The mission of the office has been to:

  • review the impact of federal, state and local government policy frameworks on the Australian live music sector
  • advocate for policy changes on behalf of the sector, across Australia
  • provide information, guidance and research on live music best practices to the state music organisations, researchers, the media, the hospitality industry and all levels of government
  • innovate and implement audience and industry development initiatives to build long term capacity and connectivity for local government and the sector, especially in the suburbs and regions


The following provide a snapshot of some of the many projects the Live Music Office has delivered in collaboration with local industry and state, territory and local government;

  • Creating the NT Music Industry Council with MusicNT, Hospitality NT (formerly NT AHA), artists and venues as well as 2017/18 research initiatives including the 2017 NT Live Music Census to be released in July 2018.
  • Writing the Cool Little Capital report with Music ACT with the subsequent Urban Sounds Discussion Paper investigating entertainment precincts in Canberra.
  • Successfully campaigning for removing the requirement for SA liquor licenses to require consent for live entertainment, also delivering Exempt Development for low impact entertainment alongside the Small Arts Venue variation to the National Construction Code in SA.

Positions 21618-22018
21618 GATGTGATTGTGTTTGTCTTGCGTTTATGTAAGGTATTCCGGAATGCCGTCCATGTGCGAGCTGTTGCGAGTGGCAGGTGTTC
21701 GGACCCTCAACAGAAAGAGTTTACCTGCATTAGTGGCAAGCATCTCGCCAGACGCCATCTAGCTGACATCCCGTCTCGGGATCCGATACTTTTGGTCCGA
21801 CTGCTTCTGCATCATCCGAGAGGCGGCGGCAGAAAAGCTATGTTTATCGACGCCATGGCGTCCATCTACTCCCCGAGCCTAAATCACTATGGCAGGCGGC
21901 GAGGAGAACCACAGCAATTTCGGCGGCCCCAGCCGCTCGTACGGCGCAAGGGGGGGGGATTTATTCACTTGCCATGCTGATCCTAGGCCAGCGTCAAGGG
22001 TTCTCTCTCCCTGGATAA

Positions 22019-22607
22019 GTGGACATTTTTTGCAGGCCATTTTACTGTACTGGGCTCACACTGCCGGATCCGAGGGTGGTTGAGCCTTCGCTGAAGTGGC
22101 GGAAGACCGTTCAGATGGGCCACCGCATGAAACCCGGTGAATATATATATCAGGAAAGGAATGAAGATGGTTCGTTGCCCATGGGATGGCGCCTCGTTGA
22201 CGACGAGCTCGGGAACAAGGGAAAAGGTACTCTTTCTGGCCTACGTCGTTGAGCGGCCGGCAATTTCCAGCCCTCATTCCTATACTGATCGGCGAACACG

• Establishing the Central Geelong Live Music Action Plan development process and providing the framework and terms of reference for the City of Ballarat Live Music Strategy in VIC, with active participation in State Regulation Roundtables also providing national perspective and support.
  • Working with the WA Government and WAM in creating the WA Live Music – Arts and Cultural Regulation Working Group.
  • Liaising with Arts QLD and Department of the Premier and Cabinet alongside QMusic as a resource for the QLD Live Music Industry Working Group, as well as City of Gold Coast Live Music Taskforce membership and working with Sunshine Coast Council on night economy planning.
  • Participating in the NSW Parliamentary Inquiry into the Music and Arts Economy, the Night Time Economy Roundtables 25 point action plan for the NSW Government, and the Committee for Sydney Night Time Economy Commission.
  • Drafting and negotiating venue criteria for Sydney lockouts exemptions (now 30 live music venues) in collaboration with Music NSW.
  • Collaborating with the University of Tasmania on Research – The Economic and Cultural Value of Live Music in Australia 2014, Sector consultation in Hobart and Launceston supporting Music Tasmania in building ongoing contemporary music strategy.
  • Delivering the Western Sydney and Regional Live and Local Strategic Initiative with CreateNSW across 10 Councils in Western Sydney and 8 Councils in Regional NSW (18 Councils, 60 events, 236 venues, and 872 musicians employed to date).
  • Committed National Conference Participants – Presentations, panels, and stakeholder engagement.
  • Live Music Map – Publishing an online map of live music venues, businesses and community radio across Australia as well as providing 20 online templates and resources covering the practical and business side of producing live music.